‘Groundbreaking’ films released to encourage a national conversation on mental health
‘Attitudes to mental health at a tipping point’ says The Duke and Duchess of Cambridge and Prince Harry
The Duke and Duchess of Cambridge and Prince Harry have released ten films as part of the Heads Together campaign. The films feature people from all walks of life talking – often with the person that they first opened up to – about the life changing conversation that helped them cope with their mental health problems - from anxiety, alcoholism and depression through to loneliness, trauma and bereavement.
Heads Together unites the Duke and Duchess of Cambridge and Prince Harry, along with Mind, and seven other mental health charities, to change the way we talk about our mental health.
The first series of films, published on the Heads Together YouTube page and website, includes: Mind Ambassadors Ruby Wax and Alastair Campbell talking with their partners; Mind supporter and cricketer Freddie Flintoff alongside musician Stephen Manderson (Professor Green); two paramedics based in Blackpool who support Mind’s Blue Light Programme. The directors who have given their time to help create and support the films include Stephen Frears, Hugh O’Connor, John Madden, John Crowley, Paul Katis, and Sam Blair.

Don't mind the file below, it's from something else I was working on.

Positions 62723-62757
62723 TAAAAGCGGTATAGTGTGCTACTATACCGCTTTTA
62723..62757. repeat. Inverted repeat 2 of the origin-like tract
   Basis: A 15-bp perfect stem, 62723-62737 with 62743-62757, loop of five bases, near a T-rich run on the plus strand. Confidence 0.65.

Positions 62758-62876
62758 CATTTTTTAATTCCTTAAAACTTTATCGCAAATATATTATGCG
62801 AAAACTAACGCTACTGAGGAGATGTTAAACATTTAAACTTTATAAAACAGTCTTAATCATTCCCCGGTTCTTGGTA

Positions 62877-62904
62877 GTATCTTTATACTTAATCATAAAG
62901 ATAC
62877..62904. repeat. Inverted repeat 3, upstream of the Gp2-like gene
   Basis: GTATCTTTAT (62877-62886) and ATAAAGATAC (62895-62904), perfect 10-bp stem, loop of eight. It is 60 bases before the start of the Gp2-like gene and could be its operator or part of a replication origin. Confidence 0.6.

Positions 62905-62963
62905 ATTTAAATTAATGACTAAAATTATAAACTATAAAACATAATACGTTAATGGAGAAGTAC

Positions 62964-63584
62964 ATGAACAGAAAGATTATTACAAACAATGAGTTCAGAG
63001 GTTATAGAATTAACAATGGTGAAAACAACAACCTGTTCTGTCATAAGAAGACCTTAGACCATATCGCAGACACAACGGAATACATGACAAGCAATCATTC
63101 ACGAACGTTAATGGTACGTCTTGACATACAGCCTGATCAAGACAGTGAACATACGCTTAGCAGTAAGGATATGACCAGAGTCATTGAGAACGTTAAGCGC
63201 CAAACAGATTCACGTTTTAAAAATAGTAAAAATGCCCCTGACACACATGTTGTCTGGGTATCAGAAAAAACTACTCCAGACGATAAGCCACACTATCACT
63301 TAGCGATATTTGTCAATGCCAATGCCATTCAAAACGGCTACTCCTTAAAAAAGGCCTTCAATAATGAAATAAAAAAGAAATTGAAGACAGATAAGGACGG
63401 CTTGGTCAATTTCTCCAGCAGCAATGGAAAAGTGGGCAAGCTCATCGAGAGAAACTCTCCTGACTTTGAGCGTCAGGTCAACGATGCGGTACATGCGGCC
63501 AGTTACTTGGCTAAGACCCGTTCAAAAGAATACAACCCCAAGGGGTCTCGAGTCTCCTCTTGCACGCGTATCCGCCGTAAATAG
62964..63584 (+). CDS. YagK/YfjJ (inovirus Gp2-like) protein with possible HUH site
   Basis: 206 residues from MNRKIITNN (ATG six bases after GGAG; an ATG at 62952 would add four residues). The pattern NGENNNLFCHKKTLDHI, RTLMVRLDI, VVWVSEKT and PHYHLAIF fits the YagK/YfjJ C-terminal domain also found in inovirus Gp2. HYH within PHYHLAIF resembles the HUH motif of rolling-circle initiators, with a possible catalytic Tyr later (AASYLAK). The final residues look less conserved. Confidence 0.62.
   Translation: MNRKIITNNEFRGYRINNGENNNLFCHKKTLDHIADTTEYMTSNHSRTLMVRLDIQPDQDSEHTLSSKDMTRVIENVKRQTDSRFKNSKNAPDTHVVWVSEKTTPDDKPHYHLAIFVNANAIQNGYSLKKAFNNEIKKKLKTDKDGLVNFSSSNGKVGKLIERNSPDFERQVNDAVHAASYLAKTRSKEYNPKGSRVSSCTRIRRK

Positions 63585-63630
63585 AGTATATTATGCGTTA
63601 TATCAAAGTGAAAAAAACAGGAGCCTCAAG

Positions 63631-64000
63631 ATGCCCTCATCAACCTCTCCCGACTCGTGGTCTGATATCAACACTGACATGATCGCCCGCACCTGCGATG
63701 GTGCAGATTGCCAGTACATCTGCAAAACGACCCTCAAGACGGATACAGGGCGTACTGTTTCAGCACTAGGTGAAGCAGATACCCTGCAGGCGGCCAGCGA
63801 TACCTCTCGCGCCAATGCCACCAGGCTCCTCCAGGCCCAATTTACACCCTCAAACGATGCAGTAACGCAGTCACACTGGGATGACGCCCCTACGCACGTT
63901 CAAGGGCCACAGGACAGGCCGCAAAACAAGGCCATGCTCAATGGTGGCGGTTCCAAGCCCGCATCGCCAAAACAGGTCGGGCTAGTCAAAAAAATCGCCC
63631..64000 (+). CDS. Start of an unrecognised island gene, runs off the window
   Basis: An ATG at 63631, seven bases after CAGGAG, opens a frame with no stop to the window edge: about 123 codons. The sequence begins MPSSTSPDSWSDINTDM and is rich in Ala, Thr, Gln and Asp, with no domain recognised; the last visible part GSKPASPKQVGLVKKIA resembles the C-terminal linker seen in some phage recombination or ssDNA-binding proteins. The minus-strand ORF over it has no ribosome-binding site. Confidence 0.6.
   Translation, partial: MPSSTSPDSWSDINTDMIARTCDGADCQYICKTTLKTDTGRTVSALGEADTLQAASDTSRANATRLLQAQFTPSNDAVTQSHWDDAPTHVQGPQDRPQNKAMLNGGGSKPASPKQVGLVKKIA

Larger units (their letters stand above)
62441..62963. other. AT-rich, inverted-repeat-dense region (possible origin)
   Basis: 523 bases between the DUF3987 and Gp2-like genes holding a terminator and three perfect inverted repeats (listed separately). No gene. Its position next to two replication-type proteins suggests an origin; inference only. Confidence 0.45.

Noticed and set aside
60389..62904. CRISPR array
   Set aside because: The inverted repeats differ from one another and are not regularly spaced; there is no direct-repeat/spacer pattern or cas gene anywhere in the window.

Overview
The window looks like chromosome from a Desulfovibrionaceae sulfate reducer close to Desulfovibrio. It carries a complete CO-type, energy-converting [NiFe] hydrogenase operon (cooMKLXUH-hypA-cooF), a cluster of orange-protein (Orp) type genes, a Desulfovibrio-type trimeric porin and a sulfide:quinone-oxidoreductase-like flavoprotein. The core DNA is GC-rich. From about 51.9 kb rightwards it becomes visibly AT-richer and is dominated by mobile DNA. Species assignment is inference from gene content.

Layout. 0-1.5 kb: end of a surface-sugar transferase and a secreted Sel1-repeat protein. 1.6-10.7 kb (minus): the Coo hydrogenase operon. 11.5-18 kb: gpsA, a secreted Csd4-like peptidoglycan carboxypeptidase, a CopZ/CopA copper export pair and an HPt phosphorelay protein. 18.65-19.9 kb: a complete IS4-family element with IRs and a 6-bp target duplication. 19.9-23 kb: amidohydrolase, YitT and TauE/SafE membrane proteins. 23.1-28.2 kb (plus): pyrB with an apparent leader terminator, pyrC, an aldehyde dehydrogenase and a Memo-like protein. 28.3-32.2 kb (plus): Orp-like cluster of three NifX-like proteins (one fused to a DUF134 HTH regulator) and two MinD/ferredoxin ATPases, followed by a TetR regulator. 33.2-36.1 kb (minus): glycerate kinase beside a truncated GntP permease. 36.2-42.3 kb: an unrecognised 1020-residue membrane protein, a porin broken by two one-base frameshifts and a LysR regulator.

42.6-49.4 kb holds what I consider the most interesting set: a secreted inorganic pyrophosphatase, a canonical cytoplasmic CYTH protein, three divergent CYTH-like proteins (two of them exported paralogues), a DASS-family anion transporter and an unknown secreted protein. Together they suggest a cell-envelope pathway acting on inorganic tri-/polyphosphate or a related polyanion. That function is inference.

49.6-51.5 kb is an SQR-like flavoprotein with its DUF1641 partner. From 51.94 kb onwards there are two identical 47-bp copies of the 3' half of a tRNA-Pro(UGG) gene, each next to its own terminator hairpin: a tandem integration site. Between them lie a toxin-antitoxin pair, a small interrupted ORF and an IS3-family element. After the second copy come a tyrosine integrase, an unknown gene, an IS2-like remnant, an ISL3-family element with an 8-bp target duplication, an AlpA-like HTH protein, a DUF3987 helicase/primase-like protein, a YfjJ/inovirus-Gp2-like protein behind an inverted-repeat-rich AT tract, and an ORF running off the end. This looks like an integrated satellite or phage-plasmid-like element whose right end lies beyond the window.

Facebook, Twitter and Google have ‘got their Heads Together’ to ensure that people within their online communities will see the films and be inspired to have a conversation about their own mental health.
Alongside the films, Heads Together published some new figures showing how people in Britain talk about their mental health. The research shows that almost half of us (46%) have talked recently about mental health, with a quarter of us talking about our own mental health. Eight out of ten people who have talked about their own mental health found these conversations helpful. Men are less likely to talk than women and people aged 18-24 are almost twice as likely to discuss mental health than those over 65. Also, fewer than one in five people who have had a conversation have talked to their GP and fewer than one in ten spoke either to a supervisor at work or a counsellor.
The Duke and Duchess of Cambridge and Prince Harry said:
"Since we launched Heads Together last May, we have seen time and time again that shattering stigma on mental health starts with simple conversations. When you realise that mental health problems affect your friends, neighbours, children and spouses, the walls of judgement and prejudice around these issues begin to fall. And we all know that you cannot resolve a mental health issue by staying silent.
"Attitudes to mental health are at a tipping point. We hope these films show people how simple conversations can change the direction of an entire life. Please share them with your friends and families and join us in a national conversation on mental health in the weeks ahead."
Paul Farmer CBE, Chief Executive of Mind said:
“As a nation we need to stop shying away from talking about mental health and break the silence and stigma that can be so damaging to those of us living with mental health problems. You don’t need to be an expert to start a conversation and there are no hard and fast rules for what to say. It needn’t be daunting to have a conversation, just be kind, compassionate, listen and don’t judge.
“It’s fantastic to see so many people supporting Heads Together and role modelling their own conversations about mental health. We hope it will inspire thousands of others to follow in their footsteps.”Stigma